Haua Fteah Cave

Stone Age Site From Cyrenaica.


the view from inside the cave of haua fteah



The view of the Mediterranean sea from inside the cave.


Haua Fteah Cave

There are a number of big caves in the Green Mountain area, the most famous of which are the vertical cave of Cyrene and the Haua Fteah cave. Without a doubt future research will reveal more similar caves in years to come. In fact the name Wadi al-Kuf may mean "the Valley of the Caves", also located in Cyrenaica's Green Mountain.

The cave of Haua Fteah (Hawa Fteah or Hawa Ftaih) is a very special cave. Being the largest cave in the Mediterranean basin and one of the largest caves in the world, Haua Fteah remains one of the best evidences that humans have existed continuously in one site in Libya for 100,000 years; and hence today's archaeologists rightly think the cave may hold the key to when and how our species first emerged in North Africa. It has also been suggested that the cave was possibly inhabited 200,000 years ago [5].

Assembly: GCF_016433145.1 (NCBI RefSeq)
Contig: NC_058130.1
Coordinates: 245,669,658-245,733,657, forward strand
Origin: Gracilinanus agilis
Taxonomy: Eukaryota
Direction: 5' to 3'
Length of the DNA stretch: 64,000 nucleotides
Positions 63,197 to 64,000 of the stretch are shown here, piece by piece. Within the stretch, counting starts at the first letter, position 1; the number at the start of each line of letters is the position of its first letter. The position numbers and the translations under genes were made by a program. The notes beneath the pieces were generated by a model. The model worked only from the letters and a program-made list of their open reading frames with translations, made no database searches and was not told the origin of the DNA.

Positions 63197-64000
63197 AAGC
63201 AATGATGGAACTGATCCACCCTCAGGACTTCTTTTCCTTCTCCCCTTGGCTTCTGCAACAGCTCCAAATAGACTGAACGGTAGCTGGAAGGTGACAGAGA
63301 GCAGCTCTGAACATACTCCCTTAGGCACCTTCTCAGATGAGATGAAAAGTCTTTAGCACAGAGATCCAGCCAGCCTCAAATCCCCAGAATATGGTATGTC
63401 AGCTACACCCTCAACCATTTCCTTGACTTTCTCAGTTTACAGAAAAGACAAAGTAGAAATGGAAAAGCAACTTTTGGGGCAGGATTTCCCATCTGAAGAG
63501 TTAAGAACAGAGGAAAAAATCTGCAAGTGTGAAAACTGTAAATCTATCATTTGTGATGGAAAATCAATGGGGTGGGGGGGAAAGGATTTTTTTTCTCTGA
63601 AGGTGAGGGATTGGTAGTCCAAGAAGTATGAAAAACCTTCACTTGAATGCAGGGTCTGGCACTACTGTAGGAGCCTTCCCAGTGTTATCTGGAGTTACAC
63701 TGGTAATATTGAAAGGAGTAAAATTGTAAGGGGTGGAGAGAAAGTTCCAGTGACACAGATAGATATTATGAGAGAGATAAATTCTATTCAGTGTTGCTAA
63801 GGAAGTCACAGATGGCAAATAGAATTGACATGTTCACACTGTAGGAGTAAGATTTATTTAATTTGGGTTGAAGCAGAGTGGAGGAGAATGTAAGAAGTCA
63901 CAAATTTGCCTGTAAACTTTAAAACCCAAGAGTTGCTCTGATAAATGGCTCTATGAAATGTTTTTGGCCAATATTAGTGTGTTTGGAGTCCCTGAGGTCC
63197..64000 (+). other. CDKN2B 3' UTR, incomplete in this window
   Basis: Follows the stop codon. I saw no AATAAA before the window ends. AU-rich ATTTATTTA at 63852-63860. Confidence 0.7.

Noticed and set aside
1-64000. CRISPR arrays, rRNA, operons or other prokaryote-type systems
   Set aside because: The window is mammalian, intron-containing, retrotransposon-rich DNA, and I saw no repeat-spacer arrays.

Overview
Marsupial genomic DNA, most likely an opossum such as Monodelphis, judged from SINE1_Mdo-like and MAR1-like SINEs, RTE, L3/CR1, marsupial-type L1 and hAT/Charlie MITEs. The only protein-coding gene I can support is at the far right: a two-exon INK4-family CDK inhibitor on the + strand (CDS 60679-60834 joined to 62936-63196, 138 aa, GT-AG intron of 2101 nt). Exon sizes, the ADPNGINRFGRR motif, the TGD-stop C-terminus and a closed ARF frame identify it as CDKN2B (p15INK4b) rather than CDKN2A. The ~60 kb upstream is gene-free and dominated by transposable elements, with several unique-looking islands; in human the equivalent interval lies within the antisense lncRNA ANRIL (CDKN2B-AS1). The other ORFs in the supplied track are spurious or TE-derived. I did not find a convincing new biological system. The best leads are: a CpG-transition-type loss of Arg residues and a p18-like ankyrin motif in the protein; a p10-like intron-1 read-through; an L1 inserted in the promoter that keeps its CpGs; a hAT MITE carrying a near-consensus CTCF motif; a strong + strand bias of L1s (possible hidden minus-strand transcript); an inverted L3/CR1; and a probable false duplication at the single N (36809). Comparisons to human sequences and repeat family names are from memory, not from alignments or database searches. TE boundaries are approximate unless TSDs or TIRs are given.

According to Charles McBurney, the Cambridge archaeologist who excavated the cave in 1950s, the site was occupied by an exceptionally inventive and advanced group of Paleolithic hunters, among the most technologically progressive communities so far known to have existed at the time.  These ancient Libyan hunters lived on wild cattle, gazelle, snails and marine molluscs, and made tools far in advance of anything known at the time, including a bone flute.


a distant view from the cave, as you approch the front


Dimensions of Haua Fteah Cave:

The natural cave has a massive opening spanning 80 meters wide and 20 meters high - that is approximately 262 feet wide and 65 ft high. It consists of a huge vertical shaft, filled with silt by various processes of sedimentation.


Discovery & Excavation of Haua Fteah Cave

excavation scaffolding inside the shaft inside the cave

Excavation scaffolding inside the shaft inside the cave.